The choice of open source or closed source is to a certain extent accidental -- these people would be programming day and night anyway. I usually shrug my shoulders when somebody says  "I invented Linux" in an interview, but there is a subtle relevant point here --  most of the talented programmers that I have  known have a lot in common with inventors as a personality type. Both groups have strong natural curiosity, perseverance, creativity, a tendency to analyze things, dissatisfaction with things that do not work well, willingness to take risks, courage to challenge experts, and desire to change the status quo.

According to Larry Wall some of great programmers are lazy and looking for an easier way, but this is only partially true. They may look for an easier way but not for himself, because programming a new software to simplify some boring task is not always the best way to deal with the problem. I doubt that Larry benefited form Perl -- he put so many hours into it that anything else would be actually an easier way.

The old saying "Practice makes perfect" is especially applicable in programming. With talent practice may provide tremendous improvement in this art. Programming is sometimes called science -- computer science. It is really both an art and science as Donald Knuth aptly put it in his famous Turing lecture. And like in case of many artists, writers and chess players capable people can rather quickly get to the top in programming even without much formal training. Just think that Linus Torvalds started writing POSIX compatible Unix kernel without decent knowledge of C language, and definitely without a decent computer science training (up to that  moment he has not managed to get even a BS degree.)  But like in chess to stay on top one needs to keep learning and here theory can be indispensable.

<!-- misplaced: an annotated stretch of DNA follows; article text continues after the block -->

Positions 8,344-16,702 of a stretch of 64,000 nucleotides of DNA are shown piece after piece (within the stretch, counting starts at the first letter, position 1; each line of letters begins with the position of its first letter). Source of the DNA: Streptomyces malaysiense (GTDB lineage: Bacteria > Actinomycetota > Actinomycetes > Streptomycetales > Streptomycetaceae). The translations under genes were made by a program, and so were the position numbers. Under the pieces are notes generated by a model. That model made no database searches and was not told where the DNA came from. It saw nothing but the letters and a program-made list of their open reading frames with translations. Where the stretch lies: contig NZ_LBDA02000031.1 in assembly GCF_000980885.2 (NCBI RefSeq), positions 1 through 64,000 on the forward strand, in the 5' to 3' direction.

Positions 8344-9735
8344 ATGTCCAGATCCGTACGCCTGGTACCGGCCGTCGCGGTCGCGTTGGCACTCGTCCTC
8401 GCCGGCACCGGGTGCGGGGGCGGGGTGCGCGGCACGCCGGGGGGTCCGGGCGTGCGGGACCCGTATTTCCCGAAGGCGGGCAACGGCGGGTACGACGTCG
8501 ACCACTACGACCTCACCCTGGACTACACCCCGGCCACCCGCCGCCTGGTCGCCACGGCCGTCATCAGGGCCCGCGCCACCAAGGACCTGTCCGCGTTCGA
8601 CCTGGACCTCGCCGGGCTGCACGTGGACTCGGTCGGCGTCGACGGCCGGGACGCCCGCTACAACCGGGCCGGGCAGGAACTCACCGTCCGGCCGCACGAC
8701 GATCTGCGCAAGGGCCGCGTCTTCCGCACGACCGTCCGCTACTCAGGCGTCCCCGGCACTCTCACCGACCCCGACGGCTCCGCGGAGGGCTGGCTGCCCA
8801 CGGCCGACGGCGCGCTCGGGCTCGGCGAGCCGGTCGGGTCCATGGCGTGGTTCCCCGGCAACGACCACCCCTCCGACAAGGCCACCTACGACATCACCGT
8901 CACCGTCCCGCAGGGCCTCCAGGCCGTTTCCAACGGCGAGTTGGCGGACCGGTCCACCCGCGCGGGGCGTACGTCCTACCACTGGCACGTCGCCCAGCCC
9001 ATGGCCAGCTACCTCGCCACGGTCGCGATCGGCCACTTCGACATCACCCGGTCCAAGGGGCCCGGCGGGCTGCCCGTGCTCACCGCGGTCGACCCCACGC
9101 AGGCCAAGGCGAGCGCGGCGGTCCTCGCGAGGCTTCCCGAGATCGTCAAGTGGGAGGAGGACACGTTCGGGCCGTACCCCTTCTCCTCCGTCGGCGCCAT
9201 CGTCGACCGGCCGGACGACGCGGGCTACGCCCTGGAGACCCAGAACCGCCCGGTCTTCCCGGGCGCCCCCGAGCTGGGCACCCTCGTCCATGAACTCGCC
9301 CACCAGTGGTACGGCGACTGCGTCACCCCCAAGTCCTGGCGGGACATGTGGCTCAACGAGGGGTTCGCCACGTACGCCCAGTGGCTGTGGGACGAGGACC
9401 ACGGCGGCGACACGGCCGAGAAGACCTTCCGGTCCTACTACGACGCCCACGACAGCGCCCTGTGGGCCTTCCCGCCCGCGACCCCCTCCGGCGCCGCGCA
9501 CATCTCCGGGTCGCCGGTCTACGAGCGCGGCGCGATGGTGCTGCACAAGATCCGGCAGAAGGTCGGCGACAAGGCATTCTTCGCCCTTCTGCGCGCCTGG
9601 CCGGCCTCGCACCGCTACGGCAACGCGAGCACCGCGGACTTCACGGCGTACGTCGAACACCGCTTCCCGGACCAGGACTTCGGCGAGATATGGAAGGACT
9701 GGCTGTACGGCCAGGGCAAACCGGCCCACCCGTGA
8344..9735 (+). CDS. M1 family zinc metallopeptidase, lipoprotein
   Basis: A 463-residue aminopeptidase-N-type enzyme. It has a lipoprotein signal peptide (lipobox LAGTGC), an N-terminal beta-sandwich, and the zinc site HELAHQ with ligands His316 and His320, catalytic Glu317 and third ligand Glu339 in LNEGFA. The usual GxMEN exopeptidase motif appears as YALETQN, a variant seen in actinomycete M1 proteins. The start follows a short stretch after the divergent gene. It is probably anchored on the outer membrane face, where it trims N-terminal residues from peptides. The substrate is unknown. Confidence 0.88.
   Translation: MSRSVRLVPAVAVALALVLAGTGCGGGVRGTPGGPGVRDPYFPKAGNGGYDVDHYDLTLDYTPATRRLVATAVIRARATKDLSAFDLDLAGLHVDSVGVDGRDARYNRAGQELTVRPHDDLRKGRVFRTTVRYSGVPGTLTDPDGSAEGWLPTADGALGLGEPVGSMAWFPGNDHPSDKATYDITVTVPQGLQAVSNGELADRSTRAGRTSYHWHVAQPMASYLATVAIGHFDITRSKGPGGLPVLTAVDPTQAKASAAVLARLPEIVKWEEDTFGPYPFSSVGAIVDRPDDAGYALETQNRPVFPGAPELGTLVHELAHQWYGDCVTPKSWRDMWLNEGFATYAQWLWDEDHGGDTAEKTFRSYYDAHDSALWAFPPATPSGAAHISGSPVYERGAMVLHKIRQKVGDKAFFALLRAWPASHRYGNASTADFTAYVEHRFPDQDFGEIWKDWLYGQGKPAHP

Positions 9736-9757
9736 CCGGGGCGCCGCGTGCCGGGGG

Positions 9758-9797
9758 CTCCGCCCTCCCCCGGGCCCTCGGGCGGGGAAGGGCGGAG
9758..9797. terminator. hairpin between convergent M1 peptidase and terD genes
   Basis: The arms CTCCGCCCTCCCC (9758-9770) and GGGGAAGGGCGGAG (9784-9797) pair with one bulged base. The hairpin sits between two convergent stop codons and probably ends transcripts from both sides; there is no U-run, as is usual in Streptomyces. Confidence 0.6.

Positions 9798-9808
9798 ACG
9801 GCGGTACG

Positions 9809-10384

I would like to stress it again that  my favorite role model for the open source movement is Donald Knuth and Larry Wall.  Not Richard Stallman, not Linus Torvalds, although I have great respect for both, but Donald Knuth,  the author of the classical three volume series The Art of Computer Programming, the creator of the brilliant open source typesetting systems TeX and Metafond and five volumes of Computers & Typesetting. What is interesting, that this great computer scientist believes that programming can be an aesthetic experience, much like composing poetry or music. This is very close to my views on programming. Below there are a short sketches that are expanded in the subsequent chapters:

But again i would like to stress that the most important (but still in early beta stages) parts of the book are chapters devoted to the creators of scripting languages. Among them:

Dr. Nikolai Bezroukov

May 16, 1999